More shapely and character-driven than anything Tati had written, the story follows a young schoolboy, Gerard Arpel, trapped in a prison of his parents’ homemaking. This fully automated household proves an inescapable fortress of solitude, air-tight enough to suffocate his rambunctious instincts.
Enter Monsieur Hulot, the hapless uncle with a heart of gold, and the boy is saved. Hulot’s pre-modern presence turns the family’s lifeless modern abode into a lively calamity of man vs. machine.
Like one of the stray dogs that open the film, Hulot follows his instincts with a nose for amusement. He delights in the magic of the everyday. Sharing this delight with his sheltered nephew, Hulot points out the comedic potential of the outside world. He partakes in pranks on unsuspecting pedestrians, performs sidewalk pantomime, and just pals around with Gerard on equal footing.
Throughout Mon Oncle, Tati explores the qualities of color film, playing with light to subtly juxtapose the modern and pre-modern worlds. The very same light that illuminates Hulot’s old-world neighborhood bounces off of the sleek and shiny edges of the Arpel home. Its reflection reveals everything that Gerard is missing in life: nesting birds, music, merriment, etc.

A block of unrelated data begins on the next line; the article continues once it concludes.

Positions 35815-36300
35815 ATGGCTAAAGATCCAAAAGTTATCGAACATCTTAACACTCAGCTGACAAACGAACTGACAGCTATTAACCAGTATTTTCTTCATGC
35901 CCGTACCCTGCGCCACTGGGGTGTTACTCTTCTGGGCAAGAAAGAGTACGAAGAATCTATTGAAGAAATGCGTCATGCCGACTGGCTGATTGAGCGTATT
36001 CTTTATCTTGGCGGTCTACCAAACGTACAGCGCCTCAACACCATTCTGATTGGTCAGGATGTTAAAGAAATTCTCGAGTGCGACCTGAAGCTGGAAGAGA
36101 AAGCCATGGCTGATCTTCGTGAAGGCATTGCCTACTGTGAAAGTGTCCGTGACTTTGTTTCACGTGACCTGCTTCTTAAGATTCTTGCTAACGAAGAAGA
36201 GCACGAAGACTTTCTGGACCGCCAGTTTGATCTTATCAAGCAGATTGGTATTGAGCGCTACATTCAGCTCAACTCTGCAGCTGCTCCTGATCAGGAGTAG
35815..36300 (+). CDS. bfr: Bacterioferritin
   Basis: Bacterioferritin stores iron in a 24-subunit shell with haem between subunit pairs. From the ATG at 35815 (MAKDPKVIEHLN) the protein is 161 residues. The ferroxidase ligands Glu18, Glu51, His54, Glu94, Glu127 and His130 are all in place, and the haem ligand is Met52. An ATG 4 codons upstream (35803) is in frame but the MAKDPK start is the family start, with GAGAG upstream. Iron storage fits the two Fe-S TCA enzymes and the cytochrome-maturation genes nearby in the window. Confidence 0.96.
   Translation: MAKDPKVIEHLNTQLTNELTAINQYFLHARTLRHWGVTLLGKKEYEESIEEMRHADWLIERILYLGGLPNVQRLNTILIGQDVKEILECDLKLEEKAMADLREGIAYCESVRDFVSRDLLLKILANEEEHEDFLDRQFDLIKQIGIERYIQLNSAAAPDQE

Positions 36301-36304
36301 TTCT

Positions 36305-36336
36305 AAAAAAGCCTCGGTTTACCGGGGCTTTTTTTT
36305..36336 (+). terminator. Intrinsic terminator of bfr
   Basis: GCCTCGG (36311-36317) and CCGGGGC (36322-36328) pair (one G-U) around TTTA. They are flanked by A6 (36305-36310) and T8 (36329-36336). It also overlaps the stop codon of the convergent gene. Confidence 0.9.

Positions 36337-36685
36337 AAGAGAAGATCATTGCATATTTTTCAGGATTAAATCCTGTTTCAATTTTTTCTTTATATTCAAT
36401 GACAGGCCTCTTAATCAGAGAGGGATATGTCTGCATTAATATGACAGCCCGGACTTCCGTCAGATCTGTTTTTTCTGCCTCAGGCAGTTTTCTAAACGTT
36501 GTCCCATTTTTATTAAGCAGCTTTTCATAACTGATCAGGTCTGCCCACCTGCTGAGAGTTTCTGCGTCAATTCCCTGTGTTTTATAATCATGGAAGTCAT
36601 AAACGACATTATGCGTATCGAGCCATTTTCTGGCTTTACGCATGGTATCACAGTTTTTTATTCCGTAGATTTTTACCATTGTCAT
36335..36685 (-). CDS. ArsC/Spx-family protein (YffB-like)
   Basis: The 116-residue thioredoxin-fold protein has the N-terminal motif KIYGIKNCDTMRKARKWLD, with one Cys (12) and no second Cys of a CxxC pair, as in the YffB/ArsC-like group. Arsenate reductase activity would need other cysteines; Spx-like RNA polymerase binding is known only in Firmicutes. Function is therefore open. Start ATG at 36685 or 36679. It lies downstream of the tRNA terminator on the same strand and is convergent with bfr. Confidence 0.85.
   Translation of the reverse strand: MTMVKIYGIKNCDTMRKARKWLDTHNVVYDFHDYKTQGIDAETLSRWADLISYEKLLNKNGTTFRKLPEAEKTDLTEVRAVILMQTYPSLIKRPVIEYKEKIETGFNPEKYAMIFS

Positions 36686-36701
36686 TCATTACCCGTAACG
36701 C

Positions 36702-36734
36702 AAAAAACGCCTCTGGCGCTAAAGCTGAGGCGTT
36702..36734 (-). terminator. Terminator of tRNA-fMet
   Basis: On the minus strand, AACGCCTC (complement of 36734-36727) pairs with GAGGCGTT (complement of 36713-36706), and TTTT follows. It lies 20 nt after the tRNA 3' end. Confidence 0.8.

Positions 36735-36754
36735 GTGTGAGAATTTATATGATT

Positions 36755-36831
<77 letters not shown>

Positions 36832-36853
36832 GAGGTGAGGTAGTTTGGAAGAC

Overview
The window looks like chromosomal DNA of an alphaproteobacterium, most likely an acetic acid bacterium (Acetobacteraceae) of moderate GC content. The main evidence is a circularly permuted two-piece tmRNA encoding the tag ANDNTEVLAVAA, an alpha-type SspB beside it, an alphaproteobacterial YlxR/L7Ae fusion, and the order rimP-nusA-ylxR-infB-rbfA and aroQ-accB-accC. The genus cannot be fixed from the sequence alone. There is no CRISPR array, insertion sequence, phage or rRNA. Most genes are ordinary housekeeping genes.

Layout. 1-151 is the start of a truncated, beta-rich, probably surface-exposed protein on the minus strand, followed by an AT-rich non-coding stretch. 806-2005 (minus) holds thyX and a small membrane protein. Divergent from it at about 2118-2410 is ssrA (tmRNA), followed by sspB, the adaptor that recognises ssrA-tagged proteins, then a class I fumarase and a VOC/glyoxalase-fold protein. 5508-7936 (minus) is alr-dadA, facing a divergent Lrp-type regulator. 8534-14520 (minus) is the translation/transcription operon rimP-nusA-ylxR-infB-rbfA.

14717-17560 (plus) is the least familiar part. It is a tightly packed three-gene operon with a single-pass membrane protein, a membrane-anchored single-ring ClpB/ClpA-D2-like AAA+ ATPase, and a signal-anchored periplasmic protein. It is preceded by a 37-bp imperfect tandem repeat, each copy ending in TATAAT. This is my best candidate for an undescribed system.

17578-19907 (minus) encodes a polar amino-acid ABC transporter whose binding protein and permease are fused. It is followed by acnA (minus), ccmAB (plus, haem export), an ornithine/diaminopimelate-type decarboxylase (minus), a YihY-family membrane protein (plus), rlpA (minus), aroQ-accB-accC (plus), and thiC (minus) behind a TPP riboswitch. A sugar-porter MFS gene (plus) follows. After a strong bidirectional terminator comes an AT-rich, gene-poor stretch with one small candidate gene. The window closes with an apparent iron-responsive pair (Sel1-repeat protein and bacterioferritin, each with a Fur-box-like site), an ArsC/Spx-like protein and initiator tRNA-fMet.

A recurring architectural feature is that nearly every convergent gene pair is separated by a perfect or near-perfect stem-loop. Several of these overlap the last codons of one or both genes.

Electricity courses through the Arpel home, producing artificial light and powering all of the parents’ modern artifices. But, it also binds all of the appliances together like a string of firecrackers. So, when the dinner party guests arrive, Tati lets the dominoes fall down the line.
Madame and Monsieur Arpel set the scene by flaunting their modernism to the stuffy guests, showing off all of the gadgetry that “simplifies” their home life. When they ask Hulot to retrieve some refreshments from the robotic kitchen, everything goes haywire. The coordinated sight-gags ensue, as does a running joke on the fish-out-of-water metaphor. On the front lawn stands a giant center-piece, a spitting-fish fountain; its malfunctioning becomes a symbol of nature regurgitating technology.
Tati aligns the viewer with Gerard as he watches his uncle unwittingly dismantle the whole dinner party. Hiding on the periphery, Gerard roots for Hulot to ruin things and then laughs at his painstaking efforts to remedy them without anyone else noticing.
This sort of privileged perspective involves the viewer in the situation, making them complicit in the comedy. Orchestrating his comedy from both sides of the camera, Tati builds up a unique understanding of life as a comical arrangement of the unpredictable.
A reprisal of the stray dogs delivers Mon Oncle’s final punch line. Following Hulot’s awkward stride, the mutts trot into Monsieur Arpel’s factory to wreak havoc on all of its modern machinations and automaton workers. Man’s best friend at his side, Hulot proves that all he needs is an audience in this battle of man vs. modernity.
to be continued…